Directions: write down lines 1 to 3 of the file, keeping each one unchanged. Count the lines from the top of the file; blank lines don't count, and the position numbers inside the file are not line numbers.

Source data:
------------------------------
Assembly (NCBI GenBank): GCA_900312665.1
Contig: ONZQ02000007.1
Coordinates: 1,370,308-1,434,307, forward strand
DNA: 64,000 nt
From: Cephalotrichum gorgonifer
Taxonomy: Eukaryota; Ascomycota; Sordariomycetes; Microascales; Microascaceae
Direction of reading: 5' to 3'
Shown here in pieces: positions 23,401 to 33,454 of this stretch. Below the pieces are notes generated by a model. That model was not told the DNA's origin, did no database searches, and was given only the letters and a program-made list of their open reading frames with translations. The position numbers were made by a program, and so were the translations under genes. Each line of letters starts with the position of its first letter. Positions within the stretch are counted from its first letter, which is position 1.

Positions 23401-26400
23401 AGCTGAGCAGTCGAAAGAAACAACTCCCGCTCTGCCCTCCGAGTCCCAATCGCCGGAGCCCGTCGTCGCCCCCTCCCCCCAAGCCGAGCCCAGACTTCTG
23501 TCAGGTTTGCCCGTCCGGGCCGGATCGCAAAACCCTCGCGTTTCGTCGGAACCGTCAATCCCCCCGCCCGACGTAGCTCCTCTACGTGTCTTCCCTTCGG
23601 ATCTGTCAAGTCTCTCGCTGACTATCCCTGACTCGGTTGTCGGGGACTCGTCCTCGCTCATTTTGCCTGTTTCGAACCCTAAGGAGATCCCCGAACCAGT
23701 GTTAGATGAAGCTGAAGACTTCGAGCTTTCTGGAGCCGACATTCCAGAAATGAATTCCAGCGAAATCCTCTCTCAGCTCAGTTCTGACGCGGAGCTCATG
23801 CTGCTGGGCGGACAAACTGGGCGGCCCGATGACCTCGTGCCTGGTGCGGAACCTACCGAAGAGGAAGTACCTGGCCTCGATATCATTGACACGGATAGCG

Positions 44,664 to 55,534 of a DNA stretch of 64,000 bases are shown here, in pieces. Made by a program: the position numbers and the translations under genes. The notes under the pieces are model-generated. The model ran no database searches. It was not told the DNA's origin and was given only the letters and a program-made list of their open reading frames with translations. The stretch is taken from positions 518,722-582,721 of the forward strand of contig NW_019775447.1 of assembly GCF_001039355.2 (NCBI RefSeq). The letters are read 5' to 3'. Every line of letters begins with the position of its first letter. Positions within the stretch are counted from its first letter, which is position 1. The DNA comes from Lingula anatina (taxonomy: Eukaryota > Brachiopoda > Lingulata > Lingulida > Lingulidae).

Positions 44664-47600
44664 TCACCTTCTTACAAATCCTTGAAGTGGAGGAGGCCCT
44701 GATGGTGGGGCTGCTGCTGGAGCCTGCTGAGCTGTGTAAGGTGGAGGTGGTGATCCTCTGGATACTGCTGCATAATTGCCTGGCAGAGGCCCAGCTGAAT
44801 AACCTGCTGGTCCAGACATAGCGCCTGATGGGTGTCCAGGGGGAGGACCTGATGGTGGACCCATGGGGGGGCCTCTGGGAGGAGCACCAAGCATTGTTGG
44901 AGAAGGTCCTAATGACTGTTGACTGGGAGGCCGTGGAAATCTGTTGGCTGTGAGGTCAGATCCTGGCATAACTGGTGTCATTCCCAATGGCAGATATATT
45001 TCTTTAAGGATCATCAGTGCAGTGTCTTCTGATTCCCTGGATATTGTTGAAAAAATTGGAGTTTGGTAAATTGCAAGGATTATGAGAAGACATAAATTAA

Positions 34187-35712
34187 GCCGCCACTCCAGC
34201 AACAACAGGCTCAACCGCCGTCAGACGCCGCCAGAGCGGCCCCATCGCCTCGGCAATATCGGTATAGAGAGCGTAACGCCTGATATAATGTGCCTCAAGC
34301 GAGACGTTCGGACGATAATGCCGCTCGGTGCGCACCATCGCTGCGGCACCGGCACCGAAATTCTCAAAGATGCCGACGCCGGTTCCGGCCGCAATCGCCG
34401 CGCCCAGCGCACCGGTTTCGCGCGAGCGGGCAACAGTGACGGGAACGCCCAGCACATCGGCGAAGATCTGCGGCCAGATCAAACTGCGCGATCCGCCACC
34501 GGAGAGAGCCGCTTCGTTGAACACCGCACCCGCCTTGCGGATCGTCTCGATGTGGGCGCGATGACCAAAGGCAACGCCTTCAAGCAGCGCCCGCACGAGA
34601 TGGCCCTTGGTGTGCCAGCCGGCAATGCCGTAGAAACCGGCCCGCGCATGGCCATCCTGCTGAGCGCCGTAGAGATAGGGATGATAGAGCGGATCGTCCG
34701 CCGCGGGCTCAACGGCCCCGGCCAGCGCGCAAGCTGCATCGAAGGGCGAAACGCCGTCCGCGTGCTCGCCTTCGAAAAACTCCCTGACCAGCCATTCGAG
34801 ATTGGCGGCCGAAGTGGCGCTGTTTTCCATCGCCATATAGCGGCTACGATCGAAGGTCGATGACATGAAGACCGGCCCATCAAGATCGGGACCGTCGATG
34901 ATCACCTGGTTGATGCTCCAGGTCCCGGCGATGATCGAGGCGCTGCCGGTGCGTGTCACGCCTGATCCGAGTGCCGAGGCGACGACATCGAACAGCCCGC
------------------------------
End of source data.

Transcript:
Assembly (NCBI GenBank): GCA_900312665.1
Contig: ONZQ02000007.1
Coordinates: 1,370,308-1,434,307, forward strand